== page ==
10 Things to Consider When Choosing a Care Home
Whether you’re currently in a crisis situation with a family member in hospital, or you are planning for the future, choosing a care home can be an incredibly difficult task. Unfortunately, most of us suddenly find ourselves in this situation without any prior knowledge or experience. Therefore, it is all too easy to make uninformed choices based on the wrong selection criteria, which can lead to serious repercussions in the future.
We have pulled together a step-by-step guide of the most important points to consider when choosing either a residential care home or a nursing home:
1. Find recommendations
If you have a family member in hospital, and they need permanent care, you may be given a long list of care homes by a Care Manager in social services. Therefore, you will need to create a shortlist. If you happen to know people living in a care home, then try asking them for their opinion (if possible), as well as their friends and family members. Try to select places with strong recommendations from real people rather than by being swayed by fancy looking websites. You could attend a local carer’s group, who often provide advice on local care homes – this will give you a true insight into both the good and the bad care settings in the area.
2. Care Quality Commission (CQC)
One of the most important factors when considering any care home is carefully checking reports issued by the Care Quality Commission. Commonly referred to as ‘CQC reports’, these documents provide a helpful breakdown and scoring system of how a care home is functioning in terms of standards. Warning: read these reports thoroughly because some homes are very creative in the way they display their overall score. An apparent score of 9.5/10 may seem great, but when you scour the report to find that certain aspects such as safety have been classed as ‘Requires Improvement’, you need to be very wary.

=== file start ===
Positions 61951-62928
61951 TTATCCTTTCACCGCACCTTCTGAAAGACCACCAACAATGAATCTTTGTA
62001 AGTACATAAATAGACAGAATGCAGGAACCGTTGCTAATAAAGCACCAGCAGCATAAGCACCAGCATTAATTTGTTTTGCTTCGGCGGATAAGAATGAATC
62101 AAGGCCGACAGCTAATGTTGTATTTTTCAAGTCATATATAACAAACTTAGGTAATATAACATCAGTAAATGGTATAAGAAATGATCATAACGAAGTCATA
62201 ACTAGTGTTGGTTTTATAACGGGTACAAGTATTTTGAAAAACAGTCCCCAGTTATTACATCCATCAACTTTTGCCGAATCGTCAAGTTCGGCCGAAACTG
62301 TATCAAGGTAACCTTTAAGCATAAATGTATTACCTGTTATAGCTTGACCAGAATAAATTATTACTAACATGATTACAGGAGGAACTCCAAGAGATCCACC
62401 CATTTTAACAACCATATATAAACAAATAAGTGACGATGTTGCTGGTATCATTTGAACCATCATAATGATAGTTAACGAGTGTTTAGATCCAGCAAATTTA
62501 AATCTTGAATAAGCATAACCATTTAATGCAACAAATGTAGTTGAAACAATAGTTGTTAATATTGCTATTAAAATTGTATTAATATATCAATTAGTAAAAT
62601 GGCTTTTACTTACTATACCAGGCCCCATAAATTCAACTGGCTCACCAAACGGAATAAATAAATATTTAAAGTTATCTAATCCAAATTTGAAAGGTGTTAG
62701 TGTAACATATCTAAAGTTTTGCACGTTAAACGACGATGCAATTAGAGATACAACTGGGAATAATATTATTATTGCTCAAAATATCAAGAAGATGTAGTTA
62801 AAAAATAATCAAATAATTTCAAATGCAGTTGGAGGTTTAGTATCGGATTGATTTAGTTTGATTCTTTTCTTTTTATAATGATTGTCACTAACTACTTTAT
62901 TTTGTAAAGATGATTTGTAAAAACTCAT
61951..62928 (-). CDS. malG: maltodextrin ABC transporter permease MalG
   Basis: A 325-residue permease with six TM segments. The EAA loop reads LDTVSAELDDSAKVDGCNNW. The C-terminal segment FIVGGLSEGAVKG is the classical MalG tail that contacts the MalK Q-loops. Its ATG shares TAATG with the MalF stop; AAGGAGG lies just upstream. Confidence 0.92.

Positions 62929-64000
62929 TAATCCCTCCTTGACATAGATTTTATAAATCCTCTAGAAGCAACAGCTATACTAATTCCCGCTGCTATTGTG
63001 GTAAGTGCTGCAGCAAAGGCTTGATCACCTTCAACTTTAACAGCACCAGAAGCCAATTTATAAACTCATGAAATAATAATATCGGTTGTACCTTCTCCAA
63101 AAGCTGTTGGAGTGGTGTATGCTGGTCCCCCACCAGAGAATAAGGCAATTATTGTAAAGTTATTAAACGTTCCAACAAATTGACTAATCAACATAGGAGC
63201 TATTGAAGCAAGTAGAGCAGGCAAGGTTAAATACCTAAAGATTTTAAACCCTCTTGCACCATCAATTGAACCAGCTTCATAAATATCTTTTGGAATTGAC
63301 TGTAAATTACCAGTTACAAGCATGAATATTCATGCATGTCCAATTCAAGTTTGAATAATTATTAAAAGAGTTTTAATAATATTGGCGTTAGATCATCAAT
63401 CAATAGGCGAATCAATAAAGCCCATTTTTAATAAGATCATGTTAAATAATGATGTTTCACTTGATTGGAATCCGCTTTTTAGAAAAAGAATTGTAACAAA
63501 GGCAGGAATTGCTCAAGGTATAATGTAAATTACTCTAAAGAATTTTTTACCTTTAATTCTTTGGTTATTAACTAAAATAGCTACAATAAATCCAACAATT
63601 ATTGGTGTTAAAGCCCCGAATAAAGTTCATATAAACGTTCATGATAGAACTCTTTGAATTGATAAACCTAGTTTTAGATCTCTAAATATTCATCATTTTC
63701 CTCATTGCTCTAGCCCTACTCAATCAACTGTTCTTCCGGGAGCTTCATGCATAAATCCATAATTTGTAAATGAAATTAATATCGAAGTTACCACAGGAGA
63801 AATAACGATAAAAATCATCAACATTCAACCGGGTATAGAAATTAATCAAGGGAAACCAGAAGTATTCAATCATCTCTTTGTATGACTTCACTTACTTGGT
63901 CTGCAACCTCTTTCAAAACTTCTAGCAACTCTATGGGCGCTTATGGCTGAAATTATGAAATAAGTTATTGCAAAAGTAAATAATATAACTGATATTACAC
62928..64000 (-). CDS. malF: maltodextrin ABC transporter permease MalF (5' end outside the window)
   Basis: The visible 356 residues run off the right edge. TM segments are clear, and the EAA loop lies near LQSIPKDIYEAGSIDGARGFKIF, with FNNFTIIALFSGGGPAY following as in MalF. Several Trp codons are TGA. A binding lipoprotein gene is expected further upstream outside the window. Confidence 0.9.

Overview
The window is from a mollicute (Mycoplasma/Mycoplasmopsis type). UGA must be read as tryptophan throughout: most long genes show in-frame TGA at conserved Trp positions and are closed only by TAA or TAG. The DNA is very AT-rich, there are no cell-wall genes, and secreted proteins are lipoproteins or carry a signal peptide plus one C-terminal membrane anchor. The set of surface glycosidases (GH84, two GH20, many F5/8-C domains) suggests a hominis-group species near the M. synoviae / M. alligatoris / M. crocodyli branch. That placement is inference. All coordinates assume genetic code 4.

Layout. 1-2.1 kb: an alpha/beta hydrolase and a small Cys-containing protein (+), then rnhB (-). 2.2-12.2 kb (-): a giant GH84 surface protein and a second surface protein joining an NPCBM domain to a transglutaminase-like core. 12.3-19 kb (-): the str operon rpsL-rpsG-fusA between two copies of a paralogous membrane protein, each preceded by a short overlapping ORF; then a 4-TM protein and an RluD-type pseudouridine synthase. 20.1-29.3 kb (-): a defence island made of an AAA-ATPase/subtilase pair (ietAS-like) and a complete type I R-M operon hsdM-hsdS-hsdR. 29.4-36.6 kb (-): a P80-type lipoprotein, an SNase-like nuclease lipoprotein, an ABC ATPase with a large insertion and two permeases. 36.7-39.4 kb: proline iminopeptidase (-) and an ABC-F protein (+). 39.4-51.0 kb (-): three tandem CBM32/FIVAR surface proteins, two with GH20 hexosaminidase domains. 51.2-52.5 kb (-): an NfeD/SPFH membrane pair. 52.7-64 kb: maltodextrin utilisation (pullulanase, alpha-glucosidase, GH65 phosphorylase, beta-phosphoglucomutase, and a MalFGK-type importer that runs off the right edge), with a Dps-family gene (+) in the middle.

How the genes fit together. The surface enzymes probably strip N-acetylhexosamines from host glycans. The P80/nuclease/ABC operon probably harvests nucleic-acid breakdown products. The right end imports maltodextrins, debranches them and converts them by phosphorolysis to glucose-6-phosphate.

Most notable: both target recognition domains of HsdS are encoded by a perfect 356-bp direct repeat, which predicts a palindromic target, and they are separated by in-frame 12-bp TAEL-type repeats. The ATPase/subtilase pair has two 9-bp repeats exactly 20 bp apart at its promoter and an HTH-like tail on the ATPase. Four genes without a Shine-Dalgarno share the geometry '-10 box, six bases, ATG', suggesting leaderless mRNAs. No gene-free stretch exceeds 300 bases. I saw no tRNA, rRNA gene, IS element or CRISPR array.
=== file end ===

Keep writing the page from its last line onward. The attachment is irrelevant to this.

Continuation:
3. How do you arrange a visit?
Social services generally advise that you turn up unannounced, rather than arranging a visit to a care setting in advance. The care home should not refuse entry. The reason for this is to give you a real, accurate view of how the care home operates without any prior notice. Before you make your decision, we suggest multiple visits at different times of the day including mealtimes and evenings, if possible.
4. How does it look and smell?
A care home should not cost the earth to provide a level of dignity for its residents. Therefore, when you enter a care setting, does it smell strongly of disinfectant, urine or worse? A care home should feel homely and very different to a hospital ward. Observe the way the care home is decorated, but do not get too hung up on this – don’t be wooed by wallpaper and furnishings, as a pretty façade can hide a multitude of issues. The main concern should be cleanliness and hygiene, without an overwhelming stench of bleach, etc.
5. How is the home being managed?
Whenever you are visiting, check whether the manager is visible. They should appear proactive, supportive and able to answer all your questions. Check their policies, procedures, documentation and how they arrange resident’s care plans. How do they organise visits by the CPN, GP, dentist, optician, chiropodist or other health professionals? Remember – residents deserve the same expectation of seeing a health professional promptly just as anyone else. A care home should have a strong, experienced leader in charge who can be easily contacted, if needed. They should also be able to provide enough resources for care staff to be able to do their jobs properly.